Economic Exploitation in Intercollegiate Athletics

Sport, Ethics and Philosophy 7 (3):295 - 312 (2013)

Authors
J. Angelo Corlett
San Diego State University
Abstract
This paper investigates philosophically the question of whether or not college and university athletes in the USA are doing something morally wrong should they terminate their college or university experience prior to graduation and enter the professional athletic ranks. Various moral arguments are brought to bear in order to attempt to shed light on this issue. One reason why such athletes ?turn professional? before they graduate is the perceived economic exploitation they experience as essentially underpaid workers earning much revenue for their respective institutions. But who is exploiting whom here? Is it just student athletes who are exploited by the system? I expand the reasoning about the exploitation of intercollegiate athletics to include not just student athletes, but their supporting colleges and universities. In the end, it is proposed that the National Collegiate Athletic Association and similar academically related athletic agencies should permit and encourage each of their constituent institutions as a matter of policy to protect themselves (and their supporting taxpayers, in the cases of public institutions) contractually from economic exploitation by professional sports franchises. Thus the question of student athletes leaving college for professional sports contracts has hidden beneath it questions of private professional sports franchises? exploitation of the institutions with which such student athletes are affiliated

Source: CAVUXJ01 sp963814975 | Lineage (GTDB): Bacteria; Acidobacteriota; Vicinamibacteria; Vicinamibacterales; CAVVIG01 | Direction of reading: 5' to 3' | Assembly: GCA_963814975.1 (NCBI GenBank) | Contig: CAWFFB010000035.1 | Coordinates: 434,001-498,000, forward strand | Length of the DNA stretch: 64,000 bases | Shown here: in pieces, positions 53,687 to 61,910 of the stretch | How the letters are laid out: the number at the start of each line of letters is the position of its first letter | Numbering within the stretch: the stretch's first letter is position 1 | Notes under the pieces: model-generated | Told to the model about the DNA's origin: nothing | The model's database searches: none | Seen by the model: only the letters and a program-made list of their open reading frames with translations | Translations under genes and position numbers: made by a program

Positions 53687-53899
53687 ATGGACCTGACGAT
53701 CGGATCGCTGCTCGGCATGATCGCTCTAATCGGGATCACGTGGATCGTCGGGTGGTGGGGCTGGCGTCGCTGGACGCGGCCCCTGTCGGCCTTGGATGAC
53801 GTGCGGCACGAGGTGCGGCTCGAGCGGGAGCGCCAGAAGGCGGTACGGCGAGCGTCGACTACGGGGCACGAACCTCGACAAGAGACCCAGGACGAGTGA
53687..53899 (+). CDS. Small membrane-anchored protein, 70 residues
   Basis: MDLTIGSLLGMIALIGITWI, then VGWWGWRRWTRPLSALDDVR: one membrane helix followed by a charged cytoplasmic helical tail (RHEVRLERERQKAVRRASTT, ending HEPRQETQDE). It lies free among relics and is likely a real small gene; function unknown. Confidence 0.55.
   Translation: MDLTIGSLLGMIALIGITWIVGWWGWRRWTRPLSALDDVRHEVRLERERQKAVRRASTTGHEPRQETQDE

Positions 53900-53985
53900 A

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DOI 10.1080/17511321.2013.824499
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References found in this work BETA

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